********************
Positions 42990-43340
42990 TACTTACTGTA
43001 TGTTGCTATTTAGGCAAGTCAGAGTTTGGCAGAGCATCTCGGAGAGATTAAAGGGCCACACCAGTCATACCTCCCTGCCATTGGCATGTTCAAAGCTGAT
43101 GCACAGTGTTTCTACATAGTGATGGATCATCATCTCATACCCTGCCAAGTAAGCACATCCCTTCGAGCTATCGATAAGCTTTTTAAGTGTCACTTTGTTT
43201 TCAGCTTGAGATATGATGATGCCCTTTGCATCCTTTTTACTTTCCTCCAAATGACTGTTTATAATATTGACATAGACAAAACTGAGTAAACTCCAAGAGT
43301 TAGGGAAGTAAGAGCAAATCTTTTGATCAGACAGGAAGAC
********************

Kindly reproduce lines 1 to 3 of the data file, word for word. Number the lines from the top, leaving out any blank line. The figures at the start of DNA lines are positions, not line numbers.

Positions 42990-43340
42990 TACTTACTGTA
43001 TGTTGCTATTTAGGCAAGTCAGAGTTTGGCAGAGCATCTCGGAGAGATTAAAGGGCCACACCAGTCATACCTCCCTGCCATTGGCATGTTCAAAGCTGAT